Friday, February 1, 2008

More on openings

I've been following agent Nathan Bransford's first page contest this week. The first thing I have to say is, I'm glad I'm not judging all 600+ entries!! I freely admit that I am not up to reading slush. There were a lot of entries where I couldn't get past the first few sentences. The good ones--well, they really leaped out. A few observations:

1. The MG/YA entries were, on the whole, better written. (Uh--not that I'm biased or anything :)
2. The best entries started with the actual story.

(And now for the negatives...)

3. Profanity in narrative does NOT equal "voice." More like a weak substitute for voice.
4. Starting with a violent act with no chance to get to know the characters means that aside from general shock effect, there's no reason for the reader to care.
5. Starting with a character waking up is sure to put your reader back to sleep.
6. A lot of entries (especially those in first person) started by telling the reader the ENTIRE BACKSTORY of a character(s). But, there was no sign of an actual story beginning anywhere. Begin at the beginning, folks.
7. Perhaps a fresher use of phrases would be good, too. A LOT of entries had the actual phrase, "It all started when/with..."
8. Watch the gerund phrases. This is a pet peeve of mine, but if you start a sentence with a gerund phrase you are saying that that action is happening simultaneously with another one. Sometimes this is possible (Wishing she'd never come, Chiara wrapped her arms around her legs and tried to ignore the fact that she was 30,000 feet in the air, hovering over the Arctic Ocean.) But more often than not, it isn't. (Pulling the door shut across the room, Georgie lay down on the bed. --Unless Georgie is related to Elastigirl, he just can't do this.)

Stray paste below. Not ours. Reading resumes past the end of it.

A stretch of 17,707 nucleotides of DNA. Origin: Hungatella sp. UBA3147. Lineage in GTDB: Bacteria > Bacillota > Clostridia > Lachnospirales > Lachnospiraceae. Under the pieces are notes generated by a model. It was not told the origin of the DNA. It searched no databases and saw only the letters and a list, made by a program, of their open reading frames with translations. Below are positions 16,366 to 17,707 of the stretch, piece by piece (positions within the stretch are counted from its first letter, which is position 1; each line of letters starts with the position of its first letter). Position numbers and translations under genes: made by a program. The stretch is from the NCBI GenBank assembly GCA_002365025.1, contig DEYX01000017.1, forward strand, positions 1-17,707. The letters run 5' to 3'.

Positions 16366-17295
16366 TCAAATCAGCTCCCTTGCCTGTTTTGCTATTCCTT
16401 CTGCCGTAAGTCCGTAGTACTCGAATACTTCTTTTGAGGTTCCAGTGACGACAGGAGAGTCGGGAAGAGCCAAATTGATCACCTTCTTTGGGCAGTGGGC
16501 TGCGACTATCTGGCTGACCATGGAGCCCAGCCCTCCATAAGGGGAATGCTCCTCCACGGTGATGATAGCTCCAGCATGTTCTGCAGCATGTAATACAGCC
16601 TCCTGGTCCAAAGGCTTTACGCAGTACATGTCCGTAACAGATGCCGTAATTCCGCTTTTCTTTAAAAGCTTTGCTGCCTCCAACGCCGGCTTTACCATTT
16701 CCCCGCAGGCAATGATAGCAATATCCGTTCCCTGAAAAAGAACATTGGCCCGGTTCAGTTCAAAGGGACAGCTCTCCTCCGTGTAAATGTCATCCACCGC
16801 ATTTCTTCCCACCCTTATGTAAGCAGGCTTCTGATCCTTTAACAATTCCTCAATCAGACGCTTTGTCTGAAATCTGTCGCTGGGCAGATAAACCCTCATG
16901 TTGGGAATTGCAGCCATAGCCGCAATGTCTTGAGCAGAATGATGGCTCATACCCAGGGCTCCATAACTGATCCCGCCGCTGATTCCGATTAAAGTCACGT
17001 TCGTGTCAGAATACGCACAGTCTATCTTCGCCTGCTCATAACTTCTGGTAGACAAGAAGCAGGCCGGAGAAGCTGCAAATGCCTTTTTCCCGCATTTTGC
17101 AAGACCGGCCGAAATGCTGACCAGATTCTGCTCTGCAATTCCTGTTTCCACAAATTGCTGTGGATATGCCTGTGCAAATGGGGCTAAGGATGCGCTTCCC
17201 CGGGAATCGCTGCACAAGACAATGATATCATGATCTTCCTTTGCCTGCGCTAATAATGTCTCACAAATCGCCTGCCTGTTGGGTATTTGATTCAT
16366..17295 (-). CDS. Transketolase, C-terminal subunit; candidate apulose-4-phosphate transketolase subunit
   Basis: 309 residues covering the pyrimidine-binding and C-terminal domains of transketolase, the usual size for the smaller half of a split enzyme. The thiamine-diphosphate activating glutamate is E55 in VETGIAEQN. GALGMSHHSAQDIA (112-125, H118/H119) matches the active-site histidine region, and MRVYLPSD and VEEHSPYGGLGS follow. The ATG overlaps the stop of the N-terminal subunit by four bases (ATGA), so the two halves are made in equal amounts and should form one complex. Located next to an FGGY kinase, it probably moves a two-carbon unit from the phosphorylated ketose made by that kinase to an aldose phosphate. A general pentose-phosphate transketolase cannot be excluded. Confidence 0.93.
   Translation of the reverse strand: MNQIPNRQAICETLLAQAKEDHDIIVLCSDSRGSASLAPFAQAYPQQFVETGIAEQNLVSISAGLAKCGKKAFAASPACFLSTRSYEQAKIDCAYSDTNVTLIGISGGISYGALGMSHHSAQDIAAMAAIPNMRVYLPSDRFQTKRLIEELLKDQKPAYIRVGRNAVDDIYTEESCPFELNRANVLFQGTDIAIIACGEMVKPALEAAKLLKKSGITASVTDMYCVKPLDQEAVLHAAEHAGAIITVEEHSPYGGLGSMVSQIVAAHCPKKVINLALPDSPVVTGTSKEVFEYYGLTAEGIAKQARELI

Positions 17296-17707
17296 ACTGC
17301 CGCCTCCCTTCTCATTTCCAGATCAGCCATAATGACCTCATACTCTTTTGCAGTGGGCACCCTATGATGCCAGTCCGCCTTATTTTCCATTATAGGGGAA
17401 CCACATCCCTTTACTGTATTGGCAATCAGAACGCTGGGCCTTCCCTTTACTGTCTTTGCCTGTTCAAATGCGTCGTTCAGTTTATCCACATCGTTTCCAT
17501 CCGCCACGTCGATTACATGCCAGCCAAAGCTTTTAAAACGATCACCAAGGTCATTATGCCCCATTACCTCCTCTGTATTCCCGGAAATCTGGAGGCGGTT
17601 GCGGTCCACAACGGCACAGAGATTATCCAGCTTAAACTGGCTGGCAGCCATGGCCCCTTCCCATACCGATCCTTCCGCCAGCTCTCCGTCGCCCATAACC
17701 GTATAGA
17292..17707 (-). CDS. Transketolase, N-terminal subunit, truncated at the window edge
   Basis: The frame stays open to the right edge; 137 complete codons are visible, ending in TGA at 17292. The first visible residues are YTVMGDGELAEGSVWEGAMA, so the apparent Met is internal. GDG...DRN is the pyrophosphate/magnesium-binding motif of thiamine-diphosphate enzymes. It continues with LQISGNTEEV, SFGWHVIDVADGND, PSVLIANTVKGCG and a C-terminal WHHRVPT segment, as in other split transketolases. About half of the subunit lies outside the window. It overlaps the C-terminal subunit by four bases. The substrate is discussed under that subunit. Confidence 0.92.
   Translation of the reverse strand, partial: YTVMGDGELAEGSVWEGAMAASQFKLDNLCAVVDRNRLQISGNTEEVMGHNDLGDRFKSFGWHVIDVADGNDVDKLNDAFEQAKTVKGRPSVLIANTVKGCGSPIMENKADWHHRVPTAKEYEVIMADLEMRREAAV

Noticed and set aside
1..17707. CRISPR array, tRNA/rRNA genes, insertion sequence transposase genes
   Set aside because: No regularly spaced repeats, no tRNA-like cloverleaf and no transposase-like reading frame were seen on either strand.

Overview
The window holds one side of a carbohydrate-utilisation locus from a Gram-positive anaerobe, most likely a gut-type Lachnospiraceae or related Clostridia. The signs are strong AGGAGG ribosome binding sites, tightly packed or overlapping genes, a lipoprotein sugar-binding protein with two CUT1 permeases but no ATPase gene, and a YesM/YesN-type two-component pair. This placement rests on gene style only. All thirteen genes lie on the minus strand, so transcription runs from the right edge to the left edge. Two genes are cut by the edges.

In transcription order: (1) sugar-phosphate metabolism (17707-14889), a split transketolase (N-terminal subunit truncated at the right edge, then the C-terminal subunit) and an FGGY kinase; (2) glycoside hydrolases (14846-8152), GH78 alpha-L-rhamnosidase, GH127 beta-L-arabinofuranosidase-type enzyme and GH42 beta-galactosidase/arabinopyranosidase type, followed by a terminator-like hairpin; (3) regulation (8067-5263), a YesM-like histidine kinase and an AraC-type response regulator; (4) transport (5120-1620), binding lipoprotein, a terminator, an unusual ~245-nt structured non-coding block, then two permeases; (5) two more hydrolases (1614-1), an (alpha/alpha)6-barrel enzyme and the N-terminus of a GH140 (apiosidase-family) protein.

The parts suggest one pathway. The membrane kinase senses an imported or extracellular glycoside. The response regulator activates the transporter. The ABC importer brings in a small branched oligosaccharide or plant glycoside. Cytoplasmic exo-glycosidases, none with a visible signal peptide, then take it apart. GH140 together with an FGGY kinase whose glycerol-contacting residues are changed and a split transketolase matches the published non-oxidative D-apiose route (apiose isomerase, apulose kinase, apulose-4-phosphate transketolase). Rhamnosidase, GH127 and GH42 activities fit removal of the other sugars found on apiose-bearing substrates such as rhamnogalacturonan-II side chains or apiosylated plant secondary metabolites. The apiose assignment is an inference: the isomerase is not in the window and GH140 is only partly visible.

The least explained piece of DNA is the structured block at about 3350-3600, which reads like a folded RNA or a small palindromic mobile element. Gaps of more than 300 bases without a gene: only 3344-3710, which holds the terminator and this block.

9. Starting with a character who is angry, bitter, and determined to MAKE THEM PAY!, without any other redeeming characteristics, is a character who many readers will prefer not to hang around. Characters don't have to be perfect, but readers need a reason to like them and hang around for the rest of the book.


Natalie said...

This is great advice, Rose. I saw Nathan's post that reiterates what you're saying here. He says (and I agree) that many writers think the only good opener is a shocking one, and it tends to come off as trying too hard.

I don't envy him...600+ entries. Whoa!

Rose Green said...

I know--at least he's not critting them all. Picking out a winner and some runner-ups shouldn't be too hard (the cream rises, and all that). But, he's still got to read them all. Whoa is right!

Angela said...

Well said, Rose!

Rose Green said...

Thanks, Angela! Funny, I wouldn't have thought of some of these things if I hadn't had a sample of 500 to look at. You can really see why agents say the things they do.